Alicia*, an art student in her teens, started earning money through her blog late last year. The only problem? She didn’t know what to do with it.
She’s Not Alone A growing number of teens and young adults have started making money online. That’s where TikTok came in, the free-to-access micro-video sharing platform.
Some began learning about their finances on TikTok by accessing a highly personalized and seemingly endless feed. This sounds great in theory, but problems arise when they don’t know how to spend, save, or invest that money correctly.
“Should I use it all for college expenses? Should I invest a part of it? If so, where? Was the few hundred dollars I earned taxable? My school never formally taught us about taxes, investing, or budgeting, so I felt lost,” Alicia told YR Media.
Using hashtags like #FinTok and #StockTok, the TikTok personal finance community has millions of users and has become an important resource for students like Alicia.
“I accidentally found an ‘Investing 101’ style post in my feed and it hit me: I need to learn how to manage my money. If schools don’t teach it, TikTok will,” he said.
Experts believe that TikTok’s format may also have a role to play.
“Due to the popularity of short-form video first through YouTube, then Instagram, and now TikTok, Gen Z is used to consuming content in small chunks, rather than long ones,” said Robb Hecht, professor of marketing and social media. at Baruch College. . “We are in a situation where many creators are making money and they want to learn how to invest, but not from an old school financial analyst, but from someone who knows current trends, teaches fast and gets straight to the point. ”
There is also the inherent risk factor in teaching inversions to young children. They can make mistakes and lose money. Who is responsible for that loss then? Schools and universities don’t want to take that risk, according to Hecht.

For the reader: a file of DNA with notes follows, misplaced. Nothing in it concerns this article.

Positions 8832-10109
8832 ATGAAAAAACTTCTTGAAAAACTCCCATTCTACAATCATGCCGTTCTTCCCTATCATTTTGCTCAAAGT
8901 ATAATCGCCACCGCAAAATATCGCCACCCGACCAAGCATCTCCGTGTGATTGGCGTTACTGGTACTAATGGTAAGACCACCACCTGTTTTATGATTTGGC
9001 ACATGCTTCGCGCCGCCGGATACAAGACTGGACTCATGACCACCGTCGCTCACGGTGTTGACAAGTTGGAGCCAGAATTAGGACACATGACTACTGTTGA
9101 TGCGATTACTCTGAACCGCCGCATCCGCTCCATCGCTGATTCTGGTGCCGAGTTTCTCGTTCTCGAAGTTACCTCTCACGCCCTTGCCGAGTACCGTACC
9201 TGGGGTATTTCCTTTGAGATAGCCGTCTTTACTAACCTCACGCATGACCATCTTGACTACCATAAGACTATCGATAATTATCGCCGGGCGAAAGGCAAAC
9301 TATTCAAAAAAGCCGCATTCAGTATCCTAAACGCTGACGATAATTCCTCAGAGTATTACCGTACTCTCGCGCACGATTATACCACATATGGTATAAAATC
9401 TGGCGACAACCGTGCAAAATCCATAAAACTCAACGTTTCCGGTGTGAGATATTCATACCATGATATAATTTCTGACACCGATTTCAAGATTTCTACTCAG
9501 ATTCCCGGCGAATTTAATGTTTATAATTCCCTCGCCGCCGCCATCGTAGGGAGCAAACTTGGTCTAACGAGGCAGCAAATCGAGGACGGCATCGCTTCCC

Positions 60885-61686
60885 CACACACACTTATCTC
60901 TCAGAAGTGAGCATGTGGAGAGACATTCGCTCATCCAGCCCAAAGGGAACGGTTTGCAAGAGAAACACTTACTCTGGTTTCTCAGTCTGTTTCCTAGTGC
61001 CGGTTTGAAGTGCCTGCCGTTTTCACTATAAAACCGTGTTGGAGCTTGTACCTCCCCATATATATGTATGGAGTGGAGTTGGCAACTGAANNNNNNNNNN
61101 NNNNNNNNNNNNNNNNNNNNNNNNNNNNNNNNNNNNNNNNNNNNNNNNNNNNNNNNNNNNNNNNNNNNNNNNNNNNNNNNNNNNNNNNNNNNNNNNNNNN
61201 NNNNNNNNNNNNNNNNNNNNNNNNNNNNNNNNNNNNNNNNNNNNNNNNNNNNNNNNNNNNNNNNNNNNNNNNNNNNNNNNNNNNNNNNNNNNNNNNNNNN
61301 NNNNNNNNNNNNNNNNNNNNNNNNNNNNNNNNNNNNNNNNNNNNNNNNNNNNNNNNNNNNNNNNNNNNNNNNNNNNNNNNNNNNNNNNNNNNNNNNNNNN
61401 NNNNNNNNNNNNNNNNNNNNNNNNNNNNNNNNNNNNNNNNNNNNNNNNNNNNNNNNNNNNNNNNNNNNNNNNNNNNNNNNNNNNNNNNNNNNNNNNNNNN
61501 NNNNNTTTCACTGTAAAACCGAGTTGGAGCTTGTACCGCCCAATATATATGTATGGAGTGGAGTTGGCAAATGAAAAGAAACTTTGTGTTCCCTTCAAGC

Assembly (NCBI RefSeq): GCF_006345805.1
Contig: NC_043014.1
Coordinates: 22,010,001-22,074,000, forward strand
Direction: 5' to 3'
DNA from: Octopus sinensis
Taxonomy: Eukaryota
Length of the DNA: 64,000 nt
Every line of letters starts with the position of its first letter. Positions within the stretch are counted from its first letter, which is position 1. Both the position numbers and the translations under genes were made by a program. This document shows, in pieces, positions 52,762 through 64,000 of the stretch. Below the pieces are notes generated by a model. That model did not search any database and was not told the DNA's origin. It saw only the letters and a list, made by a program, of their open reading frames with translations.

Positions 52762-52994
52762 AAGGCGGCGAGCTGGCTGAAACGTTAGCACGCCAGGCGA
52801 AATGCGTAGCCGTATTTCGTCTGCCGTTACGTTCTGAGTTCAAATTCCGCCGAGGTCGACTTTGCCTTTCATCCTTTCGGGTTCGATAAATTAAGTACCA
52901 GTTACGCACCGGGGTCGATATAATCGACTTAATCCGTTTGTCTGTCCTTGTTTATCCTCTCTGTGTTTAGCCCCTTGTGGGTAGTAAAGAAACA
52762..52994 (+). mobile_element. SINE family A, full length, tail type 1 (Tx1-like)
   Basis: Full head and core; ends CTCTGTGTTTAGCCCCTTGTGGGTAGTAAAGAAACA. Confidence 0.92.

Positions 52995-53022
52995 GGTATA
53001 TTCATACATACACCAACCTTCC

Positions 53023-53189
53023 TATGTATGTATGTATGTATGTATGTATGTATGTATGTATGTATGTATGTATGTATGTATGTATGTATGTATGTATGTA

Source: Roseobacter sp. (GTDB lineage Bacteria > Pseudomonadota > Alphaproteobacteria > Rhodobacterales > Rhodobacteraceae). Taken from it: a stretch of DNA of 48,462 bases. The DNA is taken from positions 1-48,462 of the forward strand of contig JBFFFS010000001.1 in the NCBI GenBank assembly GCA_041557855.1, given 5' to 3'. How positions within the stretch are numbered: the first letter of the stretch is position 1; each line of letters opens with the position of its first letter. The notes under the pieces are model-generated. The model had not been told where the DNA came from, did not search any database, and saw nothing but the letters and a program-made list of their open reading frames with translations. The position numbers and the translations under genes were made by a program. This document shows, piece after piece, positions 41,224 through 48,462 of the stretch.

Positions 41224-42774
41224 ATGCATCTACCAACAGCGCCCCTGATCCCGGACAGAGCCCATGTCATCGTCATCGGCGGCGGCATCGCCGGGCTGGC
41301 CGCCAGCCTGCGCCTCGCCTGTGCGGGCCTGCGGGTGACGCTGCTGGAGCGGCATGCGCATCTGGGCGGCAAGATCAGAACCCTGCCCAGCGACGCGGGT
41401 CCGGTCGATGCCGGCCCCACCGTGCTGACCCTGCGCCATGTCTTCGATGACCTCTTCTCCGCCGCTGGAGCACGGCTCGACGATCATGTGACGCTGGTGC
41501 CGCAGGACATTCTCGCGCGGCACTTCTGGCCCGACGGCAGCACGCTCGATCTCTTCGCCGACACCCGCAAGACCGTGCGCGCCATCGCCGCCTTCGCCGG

Andrew Selepak, a professor of social media at the University of Florida, weighed in on the knowledge that is trickling down to future generations.
“Colleges and K-12 education often don’t teach life skills, so students don’t learn how to do their taxes, invest or balance a checkbook,” Selepak said. “Schools have traditionally viewed these life skills as things that students would learn naturally over time. But with each new generation, people don’t learn these skills and don’t pass them on to their children.”
Like any other social media trend, “FinTok” comes with its own set of risks, according to Dr. Natalie Pennington, a professor of communication studies at the University of Nevada, Las Vegas.
“When it comes to money and investment, risk and reward go hand in hand; And if you don’t have that set of skills or knowledge to balance the two, you could trust a recommendation and lose everything. If a CPA or financial planner (with credentials!) is sharing content and advice, this could be an account worth following,” said Pennington.
*Name changed to protect privacy.